Brill left a comment about last week’s blog post about the future of AI wine writing. That led to our phone conversation this week, where Brill said improved technology has made it possible to create the Chateau Bonnet review with a minimal amount of human programming. All you need, he said, is a database of wine terms, wine regions, grape varieties, and so forth. That information, combined with advances in neural network research that have helped scientists better understand how to program machines to “think,” led to the review software and to the Bonnet review.

In this, Brill said, a machine’s ability to “write” longer and more coherent sentences has improved tremendously. Before, he explained, an AI story might be half readable and half nonsense, and the most it could create was a 10-word sentence. Today, those numbers are 90 and 10 percent, and it can write a readable 10-sentence paragraph.

How the machine does this, needless to say, is incredibly complicated. It makes predictions about what comes next in a sentence based on the words that came before, a process that is much more like writing than previous AI efforts; those were more like filling in a template. Here, the AI has “learned” that a mineral-driven wine is crisp and fresh, and not oaky and flabby, so it picks the former phrase to follow mineral-driven instead of the latter.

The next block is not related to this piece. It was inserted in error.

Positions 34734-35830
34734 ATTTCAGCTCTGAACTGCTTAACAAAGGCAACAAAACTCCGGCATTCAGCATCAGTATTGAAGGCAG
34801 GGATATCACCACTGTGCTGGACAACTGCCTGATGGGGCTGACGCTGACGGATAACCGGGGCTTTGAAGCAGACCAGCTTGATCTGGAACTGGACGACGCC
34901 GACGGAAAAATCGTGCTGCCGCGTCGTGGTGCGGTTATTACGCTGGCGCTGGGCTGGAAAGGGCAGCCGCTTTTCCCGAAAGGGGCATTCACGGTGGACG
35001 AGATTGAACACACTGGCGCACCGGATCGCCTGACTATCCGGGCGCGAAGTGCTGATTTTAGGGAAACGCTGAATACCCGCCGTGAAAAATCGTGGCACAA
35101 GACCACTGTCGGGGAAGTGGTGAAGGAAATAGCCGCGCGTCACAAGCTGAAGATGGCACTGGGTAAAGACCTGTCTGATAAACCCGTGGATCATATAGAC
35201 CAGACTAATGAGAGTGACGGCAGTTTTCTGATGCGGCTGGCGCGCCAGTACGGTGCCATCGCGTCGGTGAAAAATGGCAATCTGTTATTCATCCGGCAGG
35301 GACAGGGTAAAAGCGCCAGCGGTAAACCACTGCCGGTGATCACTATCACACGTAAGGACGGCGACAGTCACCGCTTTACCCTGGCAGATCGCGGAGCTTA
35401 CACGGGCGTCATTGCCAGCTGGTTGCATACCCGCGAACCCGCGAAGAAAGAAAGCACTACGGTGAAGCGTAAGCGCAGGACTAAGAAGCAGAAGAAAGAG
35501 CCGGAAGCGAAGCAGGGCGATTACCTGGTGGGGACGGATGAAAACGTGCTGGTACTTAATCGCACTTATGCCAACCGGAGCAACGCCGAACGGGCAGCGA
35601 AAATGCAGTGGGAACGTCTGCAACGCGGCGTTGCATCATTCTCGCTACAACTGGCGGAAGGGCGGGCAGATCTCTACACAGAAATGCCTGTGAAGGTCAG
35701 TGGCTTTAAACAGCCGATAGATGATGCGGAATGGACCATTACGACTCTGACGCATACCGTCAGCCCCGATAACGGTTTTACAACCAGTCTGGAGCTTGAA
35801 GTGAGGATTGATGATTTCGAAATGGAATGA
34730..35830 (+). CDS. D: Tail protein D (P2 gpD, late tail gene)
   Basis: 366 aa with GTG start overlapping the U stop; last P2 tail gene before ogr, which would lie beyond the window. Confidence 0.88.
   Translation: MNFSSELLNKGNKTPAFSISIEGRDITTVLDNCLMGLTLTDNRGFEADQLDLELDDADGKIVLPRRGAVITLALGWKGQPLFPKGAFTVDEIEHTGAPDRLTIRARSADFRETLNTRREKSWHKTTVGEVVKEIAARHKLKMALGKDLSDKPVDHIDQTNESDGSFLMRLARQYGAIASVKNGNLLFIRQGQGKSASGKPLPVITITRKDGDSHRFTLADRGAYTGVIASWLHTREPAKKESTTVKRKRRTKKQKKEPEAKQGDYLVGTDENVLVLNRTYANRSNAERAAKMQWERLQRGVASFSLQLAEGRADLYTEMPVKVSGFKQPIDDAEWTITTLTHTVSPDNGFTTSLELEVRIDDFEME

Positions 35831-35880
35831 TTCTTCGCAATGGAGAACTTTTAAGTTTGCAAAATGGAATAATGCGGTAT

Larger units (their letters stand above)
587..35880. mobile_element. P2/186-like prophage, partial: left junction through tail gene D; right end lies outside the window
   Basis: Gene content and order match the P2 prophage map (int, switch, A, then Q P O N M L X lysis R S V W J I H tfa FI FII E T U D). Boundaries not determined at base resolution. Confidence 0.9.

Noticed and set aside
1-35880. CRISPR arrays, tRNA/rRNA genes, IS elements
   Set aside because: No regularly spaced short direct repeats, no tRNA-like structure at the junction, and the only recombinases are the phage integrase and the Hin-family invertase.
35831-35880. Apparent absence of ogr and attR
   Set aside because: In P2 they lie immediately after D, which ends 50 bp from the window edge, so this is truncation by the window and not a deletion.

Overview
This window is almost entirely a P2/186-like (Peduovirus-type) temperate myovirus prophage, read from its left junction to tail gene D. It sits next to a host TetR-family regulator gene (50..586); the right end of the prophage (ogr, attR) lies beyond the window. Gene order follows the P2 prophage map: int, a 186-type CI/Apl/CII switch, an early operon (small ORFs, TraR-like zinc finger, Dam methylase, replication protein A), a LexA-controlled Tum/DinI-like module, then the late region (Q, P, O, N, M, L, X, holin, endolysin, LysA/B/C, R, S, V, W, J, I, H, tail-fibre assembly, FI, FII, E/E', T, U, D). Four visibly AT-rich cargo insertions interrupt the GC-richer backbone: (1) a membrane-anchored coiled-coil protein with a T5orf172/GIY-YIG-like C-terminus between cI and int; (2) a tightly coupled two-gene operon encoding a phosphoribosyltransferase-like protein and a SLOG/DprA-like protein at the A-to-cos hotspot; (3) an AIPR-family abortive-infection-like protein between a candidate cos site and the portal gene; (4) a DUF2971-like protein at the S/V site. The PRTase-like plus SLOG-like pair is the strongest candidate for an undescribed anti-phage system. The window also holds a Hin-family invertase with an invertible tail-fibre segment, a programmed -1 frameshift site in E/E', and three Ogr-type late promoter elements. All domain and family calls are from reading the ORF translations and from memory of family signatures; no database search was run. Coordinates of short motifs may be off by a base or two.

Which is why the Chateau Bonnet Blanc effort is not a bad tasting note. It’s mostly accurate (save for the bit about aging) and it conforms to the rules of grammar and the sensibilities of wine. That the machine wrote the review without tasting the wine is impressive, and knowing only the cost and some characteristics, is impressive. And more than a little spooky.

And not just because an AI is cheaper to hire than I am. Brill said advances in machine writing could eventually make product reviews useless. Some of that happens today on Amazon, where it’s not uncommon to see badly written AI reviews praising a product. But the situation could get even worse as AI writing improves.

A top-notch AI could flood Amazon with machine-generated positive (or even negative) reviews, with the resulting effect on sales. Or it might be possible for one restaurant to force another out of business with an AI-written campaign on Yelp.

And who would know the difference?

AI wine writing: Maybe it’s not around the corner after all

AI wine writing

This AI’s wine notes may not be as good as those written by a human — so how bad would they be?

AI wine writing technology needs to advance past copying a formula, even for something as simple as a tasting note